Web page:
Learning collaboration in General Internal Medicine: a pilot project for undergraduate students in nursing, physiotherapy and medicine


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Learning collaboration in General Internal Medicine: a pilot project for undergraduate students in nursing, physiotherapy and medicine
Title of the conference
80. Jahresversammlung der Schweizerischen Gesellschaft für Allgemeine Innere Medizin
Gachoud D., Layat Burn C., Kalathakis E., Bonvin R., Lamy O.
Basel, Schweiz, 23.-25. Mai 2012
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Swiss Medical Forum = Forum Médical Suisse
Background: A form of education called Interprofessional Education
(IPE) occurs when two or more professions learn with, from and about
each other. The purpose of IPE is to improve collaboration and the
quality of care. Today, IPE is considered as a key educational approach
for students in the health professions. IPE is highly effective when
delivered in active patient care, such as in clinical placements. General
internal medicine (GIM) is a core discipline where hospital-based
clinical placements are mandatory for students in many health
professions. However, few interprofessional (IP) clinical placements in
GIM have been implemented. We designed such a placement.
Placement design: The placement took place in the Department
of Internal Medicine at the CHUV. It involved students from nursing,
physiotherapy and medicine. The students were in their last year before
graduation. Students formed teams consisting of one student from each
profession. Each team worked in the same unit and had to take care of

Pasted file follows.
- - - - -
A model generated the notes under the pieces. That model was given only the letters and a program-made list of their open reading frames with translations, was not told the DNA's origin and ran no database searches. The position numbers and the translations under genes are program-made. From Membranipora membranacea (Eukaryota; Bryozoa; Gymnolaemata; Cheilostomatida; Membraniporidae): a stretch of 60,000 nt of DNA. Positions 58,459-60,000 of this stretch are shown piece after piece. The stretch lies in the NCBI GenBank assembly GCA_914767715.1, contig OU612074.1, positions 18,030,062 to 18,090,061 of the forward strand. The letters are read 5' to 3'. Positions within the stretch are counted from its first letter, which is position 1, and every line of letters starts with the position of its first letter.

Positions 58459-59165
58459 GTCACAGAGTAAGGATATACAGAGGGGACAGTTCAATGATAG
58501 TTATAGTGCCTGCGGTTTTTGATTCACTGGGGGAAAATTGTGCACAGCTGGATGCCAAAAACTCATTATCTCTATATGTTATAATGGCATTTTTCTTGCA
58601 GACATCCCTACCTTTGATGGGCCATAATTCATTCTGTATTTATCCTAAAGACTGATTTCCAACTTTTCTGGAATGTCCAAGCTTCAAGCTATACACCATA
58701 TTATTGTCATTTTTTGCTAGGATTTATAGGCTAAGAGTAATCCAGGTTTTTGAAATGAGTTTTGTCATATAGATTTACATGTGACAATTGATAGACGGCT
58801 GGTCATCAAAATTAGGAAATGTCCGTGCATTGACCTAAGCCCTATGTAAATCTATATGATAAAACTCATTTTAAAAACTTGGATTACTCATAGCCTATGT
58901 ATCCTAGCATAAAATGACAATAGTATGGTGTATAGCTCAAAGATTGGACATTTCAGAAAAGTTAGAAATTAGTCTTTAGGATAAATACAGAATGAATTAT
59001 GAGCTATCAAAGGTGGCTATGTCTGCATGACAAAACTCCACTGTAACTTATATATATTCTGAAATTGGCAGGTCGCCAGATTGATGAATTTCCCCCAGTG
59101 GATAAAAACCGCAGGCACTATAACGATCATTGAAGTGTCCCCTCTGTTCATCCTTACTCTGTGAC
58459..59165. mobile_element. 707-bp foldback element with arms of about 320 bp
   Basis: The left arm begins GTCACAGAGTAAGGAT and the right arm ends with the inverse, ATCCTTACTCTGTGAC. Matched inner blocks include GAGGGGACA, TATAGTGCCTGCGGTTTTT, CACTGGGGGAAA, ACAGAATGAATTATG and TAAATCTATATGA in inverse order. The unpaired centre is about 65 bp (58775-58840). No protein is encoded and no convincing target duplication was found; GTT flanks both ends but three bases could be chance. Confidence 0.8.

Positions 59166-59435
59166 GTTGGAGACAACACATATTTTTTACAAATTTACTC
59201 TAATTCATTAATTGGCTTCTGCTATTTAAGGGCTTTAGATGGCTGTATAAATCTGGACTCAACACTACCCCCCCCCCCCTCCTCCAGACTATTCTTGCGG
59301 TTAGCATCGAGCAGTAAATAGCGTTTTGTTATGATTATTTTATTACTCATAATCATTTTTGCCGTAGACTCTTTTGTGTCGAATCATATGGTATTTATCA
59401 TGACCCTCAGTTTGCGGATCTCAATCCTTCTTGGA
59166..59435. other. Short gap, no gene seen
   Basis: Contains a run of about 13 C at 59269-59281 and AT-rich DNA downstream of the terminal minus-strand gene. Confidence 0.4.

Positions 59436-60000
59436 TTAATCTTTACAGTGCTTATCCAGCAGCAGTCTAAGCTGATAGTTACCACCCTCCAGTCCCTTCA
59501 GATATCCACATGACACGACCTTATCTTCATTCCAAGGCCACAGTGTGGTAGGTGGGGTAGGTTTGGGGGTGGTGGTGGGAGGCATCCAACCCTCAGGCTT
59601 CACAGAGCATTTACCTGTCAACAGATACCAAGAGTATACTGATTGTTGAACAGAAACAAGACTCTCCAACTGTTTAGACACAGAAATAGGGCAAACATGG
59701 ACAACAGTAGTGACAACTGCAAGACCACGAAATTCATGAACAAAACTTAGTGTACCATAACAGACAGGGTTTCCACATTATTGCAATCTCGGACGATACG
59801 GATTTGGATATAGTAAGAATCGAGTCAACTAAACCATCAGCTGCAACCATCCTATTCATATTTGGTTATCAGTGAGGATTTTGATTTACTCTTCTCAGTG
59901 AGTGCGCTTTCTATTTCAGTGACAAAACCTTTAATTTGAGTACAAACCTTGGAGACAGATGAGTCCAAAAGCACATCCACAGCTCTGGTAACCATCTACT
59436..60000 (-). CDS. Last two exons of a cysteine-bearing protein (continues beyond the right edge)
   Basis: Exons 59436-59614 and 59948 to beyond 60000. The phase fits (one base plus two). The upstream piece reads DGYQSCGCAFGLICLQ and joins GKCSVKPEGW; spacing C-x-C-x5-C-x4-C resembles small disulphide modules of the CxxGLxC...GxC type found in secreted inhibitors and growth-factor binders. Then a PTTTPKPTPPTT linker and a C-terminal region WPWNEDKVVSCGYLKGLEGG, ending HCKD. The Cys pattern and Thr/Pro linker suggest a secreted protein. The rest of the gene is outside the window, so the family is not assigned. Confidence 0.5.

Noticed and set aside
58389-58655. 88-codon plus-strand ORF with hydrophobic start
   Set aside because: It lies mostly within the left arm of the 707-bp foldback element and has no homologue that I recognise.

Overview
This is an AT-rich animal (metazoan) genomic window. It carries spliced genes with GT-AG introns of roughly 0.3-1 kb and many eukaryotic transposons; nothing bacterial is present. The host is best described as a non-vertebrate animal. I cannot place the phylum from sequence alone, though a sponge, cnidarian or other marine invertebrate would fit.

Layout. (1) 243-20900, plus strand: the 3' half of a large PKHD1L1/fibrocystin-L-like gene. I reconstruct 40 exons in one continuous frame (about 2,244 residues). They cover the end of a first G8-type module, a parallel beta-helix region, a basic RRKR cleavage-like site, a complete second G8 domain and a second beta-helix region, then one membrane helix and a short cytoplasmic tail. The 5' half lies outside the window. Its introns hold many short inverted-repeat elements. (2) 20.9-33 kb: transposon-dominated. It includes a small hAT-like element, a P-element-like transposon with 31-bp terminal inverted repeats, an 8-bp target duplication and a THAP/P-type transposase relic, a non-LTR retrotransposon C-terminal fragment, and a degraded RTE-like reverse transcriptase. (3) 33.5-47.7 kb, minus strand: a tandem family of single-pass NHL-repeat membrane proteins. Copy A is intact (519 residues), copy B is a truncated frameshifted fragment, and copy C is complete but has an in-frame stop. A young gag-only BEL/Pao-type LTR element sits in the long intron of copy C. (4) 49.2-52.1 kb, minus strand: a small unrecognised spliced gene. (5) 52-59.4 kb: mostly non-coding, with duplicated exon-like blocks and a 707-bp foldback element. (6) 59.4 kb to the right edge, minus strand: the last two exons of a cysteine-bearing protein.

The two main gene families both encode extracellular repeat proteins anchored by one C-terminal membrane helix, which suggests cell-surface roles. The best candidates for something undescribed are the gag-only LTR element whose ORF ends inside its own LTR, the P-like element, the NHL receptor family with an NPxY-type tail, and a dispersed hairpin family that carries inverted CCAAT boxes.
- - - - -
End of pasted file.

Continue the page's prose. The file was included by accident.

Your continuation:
the same patient. The placement lasted three weeks. It included formal
IP sessions, the most important being facilitated discussions or
"briefings" (3x/w) during which the students discussed patient care and
management. Four teams of students eventually took part in this
Method: We performed a type of evaluation research called formative
evaluation. This aimed at (1) understanding the educational experience
and (2) assessing the impact of the placement on student learning. We
collected quantitative data with pre-post clerkship questionnaires. We
also collected qualitative data with two Focus Groups (FG) discussions
at the end of the placement. The FG were audiotaped and transcribed.
A thematic analysis was then performed.
Results: We focused on the qualitative data, since the quantitative
data lacked of statistical power due to the small numbers of students
(N = 11). Five themes emerged from the FG analysis: (1) Learning
of others' roles, (2) Learning collaborative competences, (3) Striking
a balance between acquiring one's own professional competences
and interprofessional competences, (4) Barriers to apply learnt IP
competences in the future and (5) Advantages and disadvantages
of IP briefings.
Conclusions: Our IP clinical placement in GIM appeared to help
students learn other professionals' roles and collaborative skills. Some
challenges (e.g. finding the same patient for each team) were identified
and will require adjustments.
Create date
24/01/2013 11:27
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21/05/2020 5:20
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